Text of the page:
He passed into law The Sullivan Law which meant you couldn’t carry a concealed weapon in the state of New York and was the first male politician to stand up and fight for a woman’s rights in the work place and voting booths. On his passing it seemed every citizen turned out for his funeral. It’s still considered to be the largest public funeral  in the city’s history.

My father’s Aunt Betty, Big Tim’s niece was a chief player in Queens, NY where she worked with charitable organizations as well as school boards to better education in the areas of Woodside and Sunnyside, where I now call home. But the person that did so much for others was my mother, Dawn Sullivan.

Mom worked tirelessly as a tenant activist here in New York and is responsible for saving more people’s homes and changing rent laws than any other non political player in the city. She started the Eastside Tenant Coalition and volunteered for more charities and committees than were even thought of. And the funny part of it all was she wasn’t even a citizen. She was an Australian and fiercely proud of it! But she loved people. She loved her adopted city. She was me and my sibling’s direct inspiration for what we would become.

I see the same fire in my 3 year old daughter. I knew it was there when she overheard my wife and I talking about my work with Amanda Hite and the No Kid Hungry campaign to end childhood hunger in America. She was confused and asked, “You mean there are children that have no food? What can I do?” She understands hunger and her appetite to end it is strong. So she does what she can. It’s in her genetic make-up. She is a Sullivan.

Everyone has the gene to do good. To be the change. If you aren’t involved in some charity or organization that is trying to make a difference I urge you to get connected with one.  You could be the start of generations of society changers and this world will be the better for it.

And So It Goes...

The 80's Solid Hits of Customer Service from K-Tel!

The following is an actual transcript of a cassette tape that was discovered in the basement of a warehouse to a long gone company called K-Tel Records that produced “greatest hit” compilations from the 70’s through the late 80’s.

The date on the tape is labeled 1989 and the handwritten black marker lettering said simply “Commercial voice over for concept hits package “80’s Smash Hits of Customer Service”. Due to the degraded and damaged audio, I have conveniently transcribed this voice from yesteryear in hopes to preserve this little bit of customer service history.


“K-Tel presents “Solid Hits of Customer Service”! This dynamite collection of songs consumers, like yourself, are singing to customer service reps and what they are singing back to you! No other collection has such explosive chart toppers like these!  Just dig these high-power customer complaint tracks!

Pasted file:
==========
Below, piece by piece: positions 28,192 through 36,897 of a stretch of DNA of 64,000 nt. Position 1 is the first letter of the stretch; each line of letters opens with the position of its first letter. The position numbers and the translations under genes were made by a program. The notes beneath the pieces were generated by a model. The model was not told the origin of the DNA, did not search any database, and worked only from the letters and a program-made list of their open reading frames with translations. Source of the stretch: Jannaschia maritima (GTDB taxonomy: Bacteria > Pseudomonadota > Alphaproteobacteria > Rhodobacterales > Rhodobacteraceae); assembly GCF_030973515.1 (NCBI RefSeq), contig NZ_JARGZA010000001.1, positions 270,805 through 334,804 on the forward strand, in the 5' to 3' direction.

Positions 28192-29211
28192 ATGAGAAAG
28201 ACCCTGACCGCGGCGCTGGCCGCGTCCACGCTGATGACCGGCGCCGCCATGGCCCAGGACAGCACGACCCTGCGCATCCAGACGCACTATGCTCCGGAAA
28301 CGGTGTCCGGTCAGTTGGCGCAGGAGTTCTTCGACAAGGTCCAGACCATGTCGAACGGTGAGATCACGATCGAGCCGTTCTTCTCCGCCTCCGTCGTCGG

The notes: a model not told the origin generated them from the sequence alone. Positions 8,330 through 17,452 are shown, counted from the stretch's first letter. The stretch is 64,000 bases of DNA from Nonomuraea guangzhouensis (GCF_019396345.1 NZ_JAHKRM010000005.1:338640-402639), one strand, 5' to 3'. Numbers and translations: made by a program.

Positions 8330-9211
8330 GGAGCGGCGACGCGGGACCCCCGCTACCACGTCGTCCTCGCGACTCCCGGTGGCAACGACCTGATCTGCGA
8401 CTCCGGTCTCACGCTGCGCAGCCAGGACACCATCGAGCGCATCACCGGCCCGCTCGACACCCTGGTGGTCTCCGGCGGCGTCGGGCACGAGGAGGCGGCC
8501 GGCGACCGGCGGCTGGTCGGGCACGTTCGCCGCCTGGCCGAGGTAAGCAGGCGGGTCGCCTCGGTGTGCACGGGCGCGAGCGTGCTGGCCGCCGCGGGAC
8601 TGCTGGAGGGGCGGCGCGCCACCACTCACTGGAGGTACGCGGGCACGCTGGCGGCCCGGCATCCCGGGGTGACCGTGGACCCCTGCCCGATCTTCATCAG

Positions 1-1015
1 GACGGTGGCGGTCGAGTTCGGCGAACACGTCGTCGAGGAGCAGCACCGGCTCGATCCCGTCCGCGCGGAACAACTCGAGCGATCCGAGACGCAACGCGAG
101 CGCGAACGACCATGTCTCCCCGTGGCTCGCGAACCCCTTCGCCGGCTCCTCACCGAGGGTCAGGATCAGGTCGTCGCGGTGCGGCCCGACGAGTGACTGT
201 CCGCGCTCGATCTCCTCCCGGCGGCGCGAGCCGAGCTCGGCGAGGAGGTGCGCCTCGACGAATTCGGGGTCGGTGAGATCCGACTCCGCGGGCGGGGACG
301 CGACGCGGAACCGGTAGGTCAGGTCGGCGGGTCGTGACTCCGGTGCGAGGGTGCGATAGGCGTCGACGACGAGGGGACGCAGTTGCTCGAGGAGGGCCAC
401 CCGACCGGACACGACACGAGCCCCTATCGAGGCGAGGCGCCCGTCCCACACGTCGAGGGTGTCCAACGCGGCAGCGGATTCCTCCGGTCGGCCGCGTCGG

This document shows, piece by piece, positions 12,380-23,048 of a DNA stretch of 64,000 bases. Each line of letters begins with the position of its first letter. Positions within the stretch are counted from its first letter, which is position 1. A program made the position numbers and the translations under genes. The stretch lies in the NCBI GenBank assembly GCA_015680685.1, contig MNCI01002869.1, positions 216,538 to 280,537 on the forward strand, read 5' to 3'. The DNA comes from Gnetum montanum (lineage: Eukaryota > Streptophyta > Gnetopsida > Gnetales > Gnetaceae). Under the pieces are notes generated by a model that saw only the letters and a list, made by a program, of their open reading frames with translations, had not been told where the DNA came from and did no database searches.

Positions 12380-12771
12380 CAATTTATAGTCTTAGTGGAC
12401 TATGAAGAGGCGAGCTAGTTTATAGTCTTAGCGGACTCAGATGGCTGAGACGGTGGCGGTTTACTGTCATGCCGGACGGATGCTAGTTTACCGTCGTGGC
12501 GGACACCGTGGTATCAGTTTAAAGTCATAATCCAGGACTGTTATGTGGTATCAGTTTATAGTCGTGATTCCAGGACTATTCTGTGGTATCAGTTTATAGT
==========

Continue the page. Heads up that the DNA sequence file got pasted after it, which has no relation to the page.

Do Really Want To Hurt Me? by Culture Club (sound clip) “Do you really wanna hurt me?/Do ya really wanna make me cry?”

Silent Running by Mike and The Mechanics (sound clip) “Can you hear me/Can you hear me running/Can you hear me running /But can’t you hear me calling you?”

Don’t You Want Me by The Human League (sound clip) Don’t you want me baby?/Don’t you want me Ohhh ohhhh?”

We’re Not Going to Take it by Twisted Sister (sound clip) “We’re not going to take it/No, we ain’t going to ake it/We’re not going to take it anymore!”

Missing You by John Waite (sound clip) “I ain’t missing you at all/Since you been gone away/I ain’t missing you/No matter what I might say.”

Don’t You Forget About Me by Simple Minds (sound clip) “Will you recognise me?/ Call my name or walk on by/ Don’t’ you forget about me!”

Plus you get these power-packed smashes about customer service gone right for customers!

The Way You Make me Feel by King of Pop, Michael Jackson! (sound clip) The way you make me feel/really turns me me on/You knock e off my feet now”

What I Like About You by The Romantics “Keep on whispering in my ear/tell me all the things that I wanna hear/Cause it’s true/It’s what I like about you”

Also these amazing customer service response songs to consumers!

Call Me by Go West (sound clip) “Call me/Call me/No time to hesitate we must communicate/Call me/ Just call this number now!”

Let My Love Open The Door by Peter Townsend (sound clip) “When everybody keeps retreating /But you can't seem to get enough/Let my love open the door to your heart”

That’s What Friends Are For by Steve Wonder and Dionne Warwick (sound clip) “For good times/For bad times/I’ll be on your side forever more/That’s what friends are for.”

Yes, these and many, many others can be yours NOW! What are you waiting for? This limited edition collection is available now at Crazy Eddies, Gimbals, Woolworths and other great stores!”

K-Tel Records had folded up shop before this final project ever saw the light of day. Sadly, the days of
K-Tel Records hit’s collections have been replaced with individual compressed digital downloads. But the beat goes on and perhaps the Customer Service boom would have come earlier had this collection ever hit the shelves.